Who goes along with you on you fran­chise jour­ney? Your fam­ily, of course, so it is im­por­tant they are all en­gaged and equally fo­cused on help­ing you achieve suc­cess. Af­ter all, your fam­ily will ul­ti­mately ben­e­fit from your hard work. Fre­quent transparent com­mu­ni­ca­tion is cru­cial to re­tain fam­ily sup­port, as the re­al­ity is that there will be long hours, missed hol­i­days and un­ex­pected com­mit­ments. How­ever, the long-term ben­e­fits far out­weigh the short-term sac­ri­fices.

But what­ever bumps there are in the road, you al­ways have your “GPS nav­i­ga­tion” to fall back on – your fran­chise sup­port team, in­clud­ing the busi­ness

devel­op­ment, area or re­gional man­ager, who are ready to help if you stum­ble. Ev­ery step of the way you are not alone. This is one of the key ben­e­fits of own­ing a fran­chise busi­ness and work­ing with an es­tab­lished brand.

You are in this po­si­tion be­cause you have done your re­search. It is an op­por­tu­nity that al­lows the in­de­pen­dence of small-busi­ness own­er­ship while be­ing sup­ported by the ben­e­fits of a big busi­ness net­work. Fran­chises have a higher suc­cess rate than startup busi­nesses, and fur­ther­more, it is far eas­ier to se­cure fi­nance for a fran­chise. With all these ben­e­fits, your jour­ney should be far less bumpy.

Along your way, ob­serve all the

It is most im­por­tant to weigh the ad­vice from other way­far­ers be­fore

you set out on your jour­ney.

“road rules”: meet all your fran­chise agree­ment obli­ga­tions, pay your roy­al­ties and levies, and en­sure you cover your em­ployer obli­ga­tions. You can also keep on track by re­view­ing your busi­ness plan at least once a year with your busi­ness ad­vi­sors and your fam­ily.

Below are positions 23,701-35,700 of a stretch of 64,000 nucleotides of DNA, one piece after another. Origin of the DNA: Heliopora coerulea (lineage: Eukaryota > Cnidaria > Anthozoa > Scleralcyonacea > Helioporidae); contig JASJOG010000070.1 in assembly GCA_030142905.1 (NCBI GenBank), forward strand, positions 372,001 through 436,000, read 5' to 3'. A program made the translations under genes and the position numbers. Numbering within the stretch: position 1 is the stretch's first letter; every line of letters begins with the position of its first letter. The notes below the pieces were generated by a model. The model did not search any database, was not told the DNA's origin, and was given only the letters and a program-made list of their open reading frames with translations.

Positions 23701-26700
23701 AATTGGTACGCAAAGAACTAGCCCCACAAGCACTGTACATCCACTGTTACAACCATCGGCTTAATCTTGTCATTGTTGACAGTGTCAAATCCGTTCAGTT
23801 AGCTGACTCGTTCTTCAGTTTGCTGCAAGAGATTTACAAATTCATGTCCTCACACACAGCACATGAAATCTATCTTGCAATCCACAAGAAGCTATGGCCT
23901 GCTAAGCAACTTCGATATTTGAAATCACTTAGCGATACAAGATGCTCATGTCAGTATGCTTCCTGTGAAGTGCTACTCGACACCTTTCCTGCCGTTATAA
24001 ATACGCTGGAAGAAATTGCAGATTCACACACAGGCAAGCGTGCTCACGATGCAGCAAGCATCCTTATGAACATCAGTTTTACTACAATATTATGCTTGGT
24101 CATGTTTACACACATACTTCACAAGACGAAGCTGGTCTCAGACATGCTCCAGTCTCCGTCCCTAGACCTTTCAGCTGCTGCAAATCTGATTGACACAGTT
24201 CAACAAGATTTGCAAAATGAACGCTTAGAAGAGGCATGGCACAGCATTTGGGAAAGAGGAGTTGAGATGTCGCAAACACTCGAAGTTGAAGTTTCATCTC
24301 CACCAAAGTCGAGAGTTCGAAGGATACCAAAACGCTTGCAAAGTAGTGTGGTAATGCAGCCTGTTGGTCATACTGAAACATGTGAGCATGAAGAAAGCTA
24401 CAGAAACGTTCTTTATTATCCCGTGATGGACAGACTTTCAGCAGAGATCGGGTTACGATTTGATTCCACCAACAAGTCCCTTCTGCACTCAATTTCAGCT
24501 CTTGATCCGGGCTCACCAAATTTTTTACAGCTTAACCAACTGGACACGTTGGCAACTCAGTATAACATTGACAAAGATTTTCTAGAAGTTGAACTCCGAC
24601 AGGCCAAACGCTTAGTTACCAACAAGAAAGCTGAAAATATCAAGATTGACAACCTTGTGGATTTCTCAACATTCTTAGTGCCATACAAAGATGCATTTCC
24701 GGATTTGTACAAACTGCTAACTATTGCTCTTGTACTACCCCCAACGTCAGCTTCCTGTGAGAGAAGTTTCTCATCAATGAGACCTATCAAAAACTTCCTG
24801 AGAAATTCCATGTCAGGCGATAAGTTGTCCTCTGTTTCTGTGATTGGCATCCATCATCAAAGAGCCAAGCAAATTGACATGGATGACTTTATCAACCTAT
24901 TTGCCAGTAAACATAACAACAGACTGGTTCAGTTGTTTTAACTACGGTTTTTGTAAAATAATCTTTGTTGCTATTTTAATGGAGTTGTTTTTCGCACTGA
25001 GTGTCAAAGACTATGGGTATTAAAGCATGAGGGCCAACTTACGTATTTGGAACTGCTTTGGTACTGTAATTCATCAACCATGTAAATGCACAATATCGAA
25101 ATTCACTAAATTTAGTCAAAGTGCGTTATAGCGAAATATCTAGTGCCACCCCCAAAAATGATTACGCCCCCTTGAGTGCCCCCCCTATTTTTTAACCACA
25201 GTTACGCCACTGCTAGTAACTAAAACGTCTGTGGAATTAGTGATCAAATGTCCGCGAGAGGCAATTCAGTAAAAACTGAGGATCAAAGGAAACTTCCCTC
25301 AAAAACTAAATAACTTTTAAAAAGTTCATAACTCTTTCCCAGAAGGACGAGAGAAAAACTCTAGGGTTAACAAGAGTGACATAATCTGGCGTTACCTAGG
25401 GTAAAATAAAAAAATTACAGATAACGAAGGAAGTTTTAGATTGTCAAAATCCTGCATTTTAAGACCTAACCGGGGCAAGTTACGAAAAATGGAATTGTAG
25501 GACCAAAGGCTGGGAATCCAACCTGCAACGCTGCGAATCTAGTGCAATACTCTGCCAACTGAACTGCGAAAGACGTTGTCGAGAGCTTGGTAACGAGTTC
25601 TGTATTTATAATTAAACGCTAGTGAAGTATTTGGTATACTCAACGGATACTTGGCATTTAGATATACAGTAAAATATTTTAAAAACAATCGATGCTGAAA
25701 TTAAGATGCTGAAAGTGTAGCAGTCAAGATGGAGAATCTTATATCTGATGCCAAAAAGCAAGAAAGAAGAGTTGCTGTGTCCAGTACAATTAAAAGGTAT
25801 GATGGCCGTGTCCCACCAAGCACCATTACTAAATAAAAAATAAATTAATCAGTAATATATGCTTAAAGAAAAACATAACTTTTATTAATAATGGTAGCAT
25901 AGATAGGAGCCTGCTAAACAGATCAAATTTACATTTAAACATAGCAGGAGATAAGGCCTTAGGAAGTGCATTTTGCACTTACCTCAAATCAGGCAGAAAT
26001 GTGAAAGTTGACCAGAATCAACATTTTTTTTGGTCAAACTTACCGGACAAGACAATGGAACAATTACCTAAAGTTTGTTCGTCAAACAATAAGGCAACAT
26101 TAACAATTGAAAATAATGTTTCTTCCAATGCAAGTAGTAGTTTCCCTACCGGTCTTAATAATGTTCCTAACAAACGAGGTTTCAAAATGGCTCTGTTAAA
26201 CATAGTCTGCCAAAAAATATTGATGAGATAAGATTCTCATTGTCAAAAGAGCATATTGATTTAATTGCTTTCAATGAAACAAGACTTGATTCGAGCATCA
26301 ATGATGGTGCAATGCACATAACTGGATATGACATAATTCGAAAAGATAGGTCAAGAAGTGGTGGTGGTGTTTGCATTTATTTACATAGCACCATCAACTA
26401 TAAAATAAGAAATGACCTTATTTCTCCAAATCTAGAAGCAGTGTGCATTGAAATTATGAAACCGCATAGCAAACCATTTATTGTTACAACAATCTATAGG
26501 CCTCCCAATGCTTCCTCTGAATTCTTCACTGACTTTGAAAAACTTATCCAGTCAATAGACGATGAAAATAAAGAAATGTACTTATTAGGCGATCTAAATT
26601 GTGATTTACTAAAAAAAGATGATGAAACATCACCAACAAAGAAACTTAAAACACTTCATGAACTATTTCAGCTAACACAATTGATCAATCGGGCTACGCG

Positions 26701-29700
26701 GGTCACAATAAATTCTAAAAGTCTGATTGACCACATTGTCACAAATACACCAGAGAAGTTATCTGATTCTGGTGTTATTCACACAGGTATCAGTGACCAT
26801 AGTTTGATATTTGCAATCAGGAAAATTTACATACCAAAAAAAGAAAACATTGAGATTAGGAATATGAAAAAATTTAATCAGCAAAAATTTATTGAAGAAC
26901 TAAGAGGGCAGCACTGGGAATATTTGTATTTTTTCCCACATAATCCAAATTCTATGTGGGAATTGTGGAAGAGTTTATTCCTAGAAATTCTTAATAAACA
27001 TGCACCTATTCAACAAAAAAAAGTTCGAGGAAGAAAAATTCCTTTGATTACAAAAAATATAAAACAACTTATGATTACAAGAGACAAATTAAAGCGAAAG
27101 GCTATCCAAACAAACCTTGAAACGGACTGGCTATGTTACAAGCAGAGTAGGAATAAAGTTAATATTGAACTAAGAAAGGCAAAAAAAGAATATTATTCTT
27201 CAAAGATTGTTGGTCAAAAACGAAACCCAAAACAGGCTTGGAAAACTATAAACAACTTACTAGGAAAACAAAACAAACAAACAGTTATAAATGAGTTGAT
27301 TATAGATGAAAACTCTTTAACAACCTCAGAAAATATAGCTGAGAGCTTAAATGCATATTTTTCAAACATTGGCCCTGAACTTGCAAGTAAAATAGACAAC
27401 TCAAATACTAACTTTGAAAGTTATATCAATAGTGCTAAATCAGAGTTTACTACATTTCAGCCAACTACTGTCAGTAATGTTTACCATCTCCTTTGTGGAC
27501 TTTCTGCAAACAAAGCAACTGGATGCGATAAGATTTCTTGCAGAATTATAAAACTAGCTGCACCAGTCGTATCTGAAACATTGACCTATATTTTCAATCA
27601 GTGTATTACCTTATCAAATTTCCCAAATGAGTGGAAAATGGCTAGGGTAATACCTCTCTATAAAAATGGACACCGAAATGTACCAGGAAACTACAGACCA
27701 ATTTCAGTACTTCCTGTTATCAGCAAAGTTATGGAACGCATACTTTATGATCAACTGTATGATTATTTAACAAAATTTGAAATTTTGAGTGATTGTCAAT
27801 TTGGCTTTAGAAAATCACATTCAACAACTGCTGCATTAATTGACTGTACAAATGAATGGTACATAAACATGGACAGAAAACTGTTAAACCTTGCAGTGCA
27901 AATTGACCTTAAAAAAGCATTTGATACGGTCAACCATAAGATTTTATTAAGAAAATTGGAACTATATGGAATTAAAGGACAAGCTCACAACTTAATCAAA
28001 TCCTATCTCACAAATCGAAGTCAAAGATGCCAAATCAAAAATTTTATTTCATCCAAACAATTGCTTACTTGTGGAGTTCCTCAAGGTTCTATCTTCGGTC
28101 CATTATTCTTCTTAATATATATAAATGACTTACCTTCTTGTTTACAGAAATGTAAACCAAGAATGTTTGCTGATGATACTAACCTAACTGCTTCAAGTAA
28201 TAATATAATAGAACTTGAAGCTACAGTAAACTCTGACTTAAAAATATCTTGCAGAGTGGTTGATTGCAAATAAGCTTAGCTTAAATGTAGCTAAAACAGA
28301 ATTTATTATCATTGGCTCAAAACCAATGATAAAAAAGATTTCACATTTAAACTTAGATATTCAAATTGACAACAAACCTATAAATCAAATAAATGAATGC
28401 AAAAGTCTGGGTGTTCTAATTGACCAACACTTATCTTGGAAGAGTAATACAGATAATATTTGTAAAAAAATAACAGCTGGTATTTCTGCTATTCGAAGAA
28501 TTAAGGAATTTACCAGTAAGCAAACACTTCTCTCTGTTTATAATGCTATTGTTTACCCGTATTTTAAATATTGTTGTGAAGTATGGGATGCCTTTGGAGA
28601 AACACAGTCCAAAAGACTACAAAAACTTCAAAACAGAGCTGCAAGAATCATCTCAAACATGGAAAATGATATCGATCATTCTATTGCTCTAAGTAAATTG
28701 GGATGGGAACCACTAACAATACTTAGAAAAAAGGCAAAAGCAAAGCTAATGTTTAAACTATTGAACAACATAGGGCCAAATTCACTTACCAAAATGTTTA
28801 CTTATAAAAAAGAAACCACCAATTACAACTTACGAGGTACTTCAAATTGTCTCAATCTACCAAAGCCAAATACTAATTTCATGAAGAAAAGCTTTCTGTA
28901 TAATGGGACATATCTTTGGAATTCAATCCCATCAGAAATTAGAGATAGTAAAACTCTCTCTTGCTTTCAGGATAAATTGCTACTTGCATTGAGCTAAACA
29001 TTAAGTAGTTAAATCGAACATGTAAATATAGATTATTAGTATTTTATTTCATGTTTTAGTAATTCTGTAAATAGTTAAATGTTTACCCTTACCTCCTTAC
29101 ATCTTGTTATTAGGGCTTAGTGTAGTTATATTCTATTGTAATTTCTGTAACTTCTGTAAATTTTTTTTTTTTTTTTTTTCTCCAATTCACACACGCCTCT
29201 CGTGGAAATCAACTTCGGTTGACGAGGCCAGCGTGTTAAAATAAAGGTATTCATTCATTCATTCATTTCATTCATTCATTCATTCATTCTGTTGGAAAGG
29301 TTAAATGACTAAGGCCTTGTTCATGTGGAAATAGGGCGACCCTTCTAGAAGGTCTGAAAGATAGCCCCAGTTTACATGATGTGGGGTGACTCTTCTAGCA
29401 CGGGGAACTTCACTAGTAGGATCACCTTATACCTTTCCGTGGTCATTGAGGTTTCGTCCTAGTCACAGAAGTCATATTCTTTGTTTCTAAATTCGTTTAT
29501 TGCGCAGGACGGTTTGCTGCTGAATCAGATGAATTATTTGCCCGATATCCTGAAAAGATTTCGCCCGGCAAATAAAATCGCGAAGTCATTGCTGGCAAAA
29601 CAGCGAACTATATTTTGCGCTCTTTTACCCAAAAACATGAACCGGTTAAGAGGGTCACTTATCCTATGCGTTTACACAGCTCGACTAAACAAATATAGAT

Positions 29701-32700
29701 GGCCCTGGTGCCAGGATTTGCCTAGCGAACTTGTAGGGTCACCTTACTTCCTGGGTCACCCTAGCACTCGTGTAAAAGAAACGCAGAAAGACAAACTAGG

Be aware of what is hap­pen­ing around you. Do not be­come “store blind”, fail­ing to ob­serve small changes or mis­takes. Be alert to un­ex­pected in­ter­rup­tions such as chang­ing mar­ket con­di­tions, in­creased com­pe­ti­tion and sea­sonal fluc­tu­a­tions. On the other hand, watch out for op­por­tu­ni­ties to grow your busi­ness. Mon­i­tor the mar­ket, stay hun­gry and be flex­i­ble.

Don’t for­get to use your op­er­a­tions man­ual. It of­fers plenty of in­for­ma­tion de­signed to help you reach your full po­ten­tial. It is a step-by-step guide to ev­ery as­pect of the busi­ness.

Fi­nally, gauge your progress by mon­i­tor­ing the re­turn on your in­vest­ment. You need to de­ter­mine the time frame to pay back your orig­i­nal in­vest­ment and in­ter­est on any loans. You need to en­sure your fran­chise agree­ment and any leases are long enough to meet those obli­ga­tions, as well as pay your­self a rea­son­able wage. Ide­ally, when you are ready to sell you should have a cap­i­tal re­turn that makes all the sac­ri­fices along the jour­ney worth­while.

Mean­while, don’t let any­thing stop you from plan­ning fur­ther ven­tures. Have a plan, use it, change it, but keep your long-term goals in mind, such as multi-unit ex­pan­sion or con­sol­i­dat­ing the busi­ness for your ideal lifestyle.

DC Strat­egy

Neil Soares has first hand ex­pe­ri­ence in the fran­chis­ing space. He has over 25 years of ex­pe­ri­ence in fran­chis­ing op­er­a­tions, busi­ness con­sult­ing and busi­ness devel­op­ment around Aus­tralia. Holly Barnes is a valu­able as­set of the DC Strat­egy Group. She...